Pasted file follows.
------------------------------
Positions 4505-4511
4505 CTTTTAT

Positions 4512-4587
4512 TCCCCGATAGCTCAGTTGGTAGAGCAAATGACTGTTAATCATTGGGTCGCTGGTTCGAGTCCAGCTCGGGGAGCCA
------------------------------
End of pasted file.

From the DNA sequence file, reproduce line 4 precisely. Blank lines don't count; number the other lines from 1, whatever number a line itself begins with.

4512 TCCCCGATAGCTCAGTTGGTAGAGCAAATGACTGTTAATCATTGGGTCGCTGGTTCGAGTCCAGCTCGGGGAGCCA